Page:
MIT competition addresses economic dislocation in the digital era — Irving Wladawsky-Berger

MIT Sloan Visiting Lecturer Irving Wladawsky-Berger

MIT Sloan Visiting Lecturer Irving Wladawsky-Berger

From The Wall Street Journal

Few topics are as critical, and as challenging to anticipate, than the future of jobs in the digital economy. Along with its many benefits, the digital revolution has resulted in enormous dislocations in labor markets and a sharp polarization in job opportunities over the past several decades.

Recently the Initiative on the Digital Economy, an effort at MIT started three years ago to better understand the broad changes brought about by the relentless advances of digital technologies, launched a competition inviting organizations to envision the future of work. The competition aims to identify, celebrate and award prizes to “organizations that are inventing a more sustainable, productive, and inclusive future for all by focusing on improving economic opportunity for middle- and base-level income earners.”

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$1 million to create a more inclusive, productive, and sustainable future for all — Devin Cook

Devin Cook, Executive Producer of the MIT Inclusive Innovation Competition

Devin Cook, Executive Producer of the MIT Inclusive Innovation Competition

From Forbes

Two years ago, in their groundbreaking book The Second Machine Age, Professor Erik Brynjolfsson, Director, and Andrew McAfee, Co-director, of the MIT Initiative on the Digital Economy, described digital technology’s transformative effect on business, the economy, and society.  With productivity, wealth, and profits at historic highs, digital innovation has created unprecedented bounty for a great number of people. However, not all people have shared equally in this prosperity. In economic terms, overall GDP is growing but median incomes since 1999 have actually fallen. While technology has created greater wealth for society and for innovators at an unprecedented pace, changes in our economy are actually leaving many people — especially middle- and base-level earners — worse off.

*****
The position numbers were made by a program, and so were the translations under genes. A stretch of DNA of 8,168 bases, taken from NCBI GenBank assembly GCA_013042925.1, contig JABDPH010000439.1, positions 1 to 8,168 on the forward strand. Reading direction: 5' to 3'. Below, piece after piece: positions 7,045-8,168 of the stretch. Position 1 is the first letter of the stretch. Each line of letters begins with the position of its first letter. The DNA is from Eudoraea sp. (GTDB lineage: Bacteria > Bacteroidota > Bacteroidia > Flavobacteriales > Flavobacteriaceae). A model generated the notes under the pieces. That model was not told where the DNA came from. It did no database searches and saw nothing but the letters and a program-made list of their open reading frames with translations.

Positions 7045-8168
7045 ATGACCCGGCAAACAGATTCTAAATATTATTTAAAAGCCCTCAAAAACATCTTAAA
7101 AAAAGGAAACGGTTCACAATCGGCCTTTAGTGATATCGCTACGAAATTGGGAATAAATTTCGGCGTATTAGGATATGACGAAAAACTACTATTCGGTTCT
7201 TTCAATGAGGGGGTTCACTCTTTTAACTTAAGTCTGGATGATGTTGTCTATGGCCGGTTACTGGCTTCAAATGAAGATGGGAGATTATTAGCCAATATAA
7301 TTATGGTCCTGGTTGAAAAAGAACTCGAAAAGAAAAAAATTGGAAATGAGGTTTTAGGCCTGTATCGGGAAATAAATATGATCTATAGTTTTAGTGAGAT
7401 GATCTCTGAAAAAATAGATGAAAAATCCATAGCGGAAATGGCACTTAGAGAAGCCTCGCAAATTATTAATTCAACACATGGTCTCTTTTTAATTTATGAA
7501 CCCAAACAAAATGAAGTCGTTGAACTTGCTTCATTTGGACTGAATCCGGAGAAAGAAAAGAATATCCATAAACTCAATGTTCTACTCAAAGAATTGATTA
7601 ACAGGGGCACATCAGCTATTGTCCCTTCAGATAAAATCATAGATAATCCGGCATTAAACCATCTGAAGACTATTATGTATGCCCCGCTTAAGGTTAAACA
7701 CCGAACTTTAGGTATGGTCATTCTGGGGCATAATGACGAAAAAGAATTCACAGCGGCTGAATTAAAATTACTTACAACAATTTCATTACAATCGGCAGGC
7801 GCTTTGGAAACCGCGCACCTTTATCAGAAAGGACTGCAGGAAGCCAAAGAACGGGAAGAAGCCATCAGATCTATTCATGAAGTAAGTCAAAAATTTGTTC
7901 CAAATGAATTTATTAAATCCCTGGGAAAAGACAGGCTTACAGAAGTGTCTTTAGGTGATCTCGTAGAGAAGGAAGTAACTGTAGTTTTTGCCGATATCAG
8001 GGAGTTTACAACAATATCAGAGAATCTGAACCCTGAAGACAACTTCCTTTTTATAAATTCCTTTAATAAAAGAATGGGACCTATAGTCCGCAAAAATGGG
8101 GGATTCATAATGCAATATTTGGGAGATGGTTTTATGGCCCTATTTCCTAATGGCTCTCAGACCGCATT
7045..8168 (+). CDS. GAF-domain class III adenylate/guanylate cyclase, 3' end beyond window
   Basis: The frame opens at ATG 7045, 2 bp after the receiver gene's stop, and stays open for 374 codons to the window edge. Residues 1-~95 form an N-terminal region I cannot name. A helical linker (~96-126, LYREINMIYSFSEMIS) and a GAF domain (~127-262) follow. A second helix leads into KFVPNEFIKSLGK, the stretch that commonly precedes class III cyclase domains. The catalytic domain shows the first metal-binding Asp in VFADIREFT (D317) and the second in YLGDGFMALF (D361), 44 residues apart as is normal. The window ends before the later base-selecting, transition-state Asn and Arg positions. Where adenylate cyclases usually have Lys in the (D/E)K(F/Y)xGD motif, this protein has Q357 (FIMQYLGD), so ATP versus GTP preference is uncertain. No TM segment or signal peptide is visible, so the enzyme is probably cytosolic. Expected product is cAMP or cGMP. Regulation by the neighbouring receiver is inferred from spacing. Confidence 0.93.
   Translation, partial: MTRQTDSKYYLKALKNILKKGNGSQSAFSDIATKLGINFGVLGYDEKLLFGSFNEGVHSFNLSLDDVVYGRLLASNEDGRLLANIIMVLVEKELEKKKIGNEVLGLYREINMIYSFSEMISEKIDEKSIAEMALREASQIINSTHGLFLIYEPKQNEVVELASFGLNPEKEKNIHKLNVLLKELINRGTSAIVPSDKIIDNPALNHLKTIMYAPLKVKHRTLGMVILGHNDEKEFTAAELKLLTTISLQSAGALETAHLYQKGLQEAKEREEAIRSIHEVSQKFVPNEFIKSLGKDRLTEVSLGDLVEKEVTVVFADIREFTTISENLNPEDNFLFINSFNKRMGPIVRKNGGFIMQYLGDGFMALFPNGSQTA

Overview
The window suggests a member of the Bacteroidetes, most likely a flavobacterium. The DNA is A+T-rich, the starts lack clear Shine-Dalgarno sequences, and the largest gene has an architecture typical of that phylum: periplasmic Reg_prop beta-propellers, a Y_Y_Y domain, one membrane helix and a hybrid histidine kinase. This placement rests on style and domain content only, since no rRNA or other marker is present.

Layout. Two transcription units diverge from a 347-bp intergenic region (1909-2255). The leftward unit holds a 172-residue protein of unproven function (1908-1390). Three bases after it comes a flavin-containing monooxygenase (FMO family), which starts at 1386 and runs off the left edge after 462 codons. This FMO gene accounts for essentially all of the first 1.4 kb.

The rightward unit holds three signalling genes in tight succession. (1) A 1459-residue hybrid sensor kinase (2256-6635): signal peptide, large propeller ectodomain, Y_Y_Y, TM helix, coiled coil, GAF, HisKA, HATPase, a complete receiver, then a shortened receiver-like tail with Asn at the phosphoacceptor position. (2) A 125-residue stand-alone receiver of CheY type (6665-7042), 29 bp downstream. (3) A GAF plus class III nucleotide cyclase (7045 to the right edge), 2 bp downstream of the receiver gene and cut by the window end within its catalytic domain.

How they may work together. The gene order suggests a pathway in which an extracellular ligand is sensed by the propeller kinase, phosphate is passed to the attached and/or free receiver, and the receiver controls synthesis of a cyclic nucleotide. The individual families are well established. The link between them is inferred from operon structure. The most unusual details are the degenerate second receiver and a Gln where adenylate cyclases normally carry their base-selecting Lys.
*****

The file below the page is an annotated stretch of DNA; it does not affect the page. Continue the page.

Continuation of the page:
This is the great economic paradox of our time, yet at the Initiative on the Digital Economy, we know this disparity will not define our future. Rather we are technology optimists, and we believe that the future of work can be better for all. However, we cannot ensure that people will enjoy prosperous working lives, if we just stand by and watch these trends unfold. Thus to celebrate, support, and inspire solutions to this challenge, the MIT IDE launched the Inclusive Innovation Competition (IIC). We will award a total of $1 million in prizes to the world’s most inventive organizations that are enabling more people to fully experience the prosperity of the Second Machine Age.

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MIT Sloan Experts Twitter Chat: #FutureofWork – Erik Brynjolfsson

MIT Sloan Prof. Erik Brynjolfsson

MIT Sloan Prof. Erik Brynjolfsson

The acceleration of technology has led to remarkable benefits for business and the economy – but what about people earning middle- and base-level incomes?

Join MIT Sloan Experts’ (@mitsloanexperts) #FutureofWork Twitter chat with Erik Brynjolfsson (@erikbryn), director of the MIT Initiative on the Digital Economy, as he discusses how digital innovations can create a more inclusive, productive and sustainable future for all. Tim O’Reilly (@timoreilly), founder and CEO of O’Reilly Media, will host the chat and ask Erik questions that will help guide the conversation.

The chat will take place on Wednesday, April 13, from 7 p.m. to 8 p.m. EST.

How do you get involved? It’s simple! If you have a question or a response to one of Tim O’Reilly’s questions, just include “#FutureofWork” in your tweet.

The #FutureofWork Twitter chat will promote registration for the MIT Inclusive Innovation Competition, open from March 1 – June 1, 2016, which celebrates organizations that create economic opportunity in the digital era.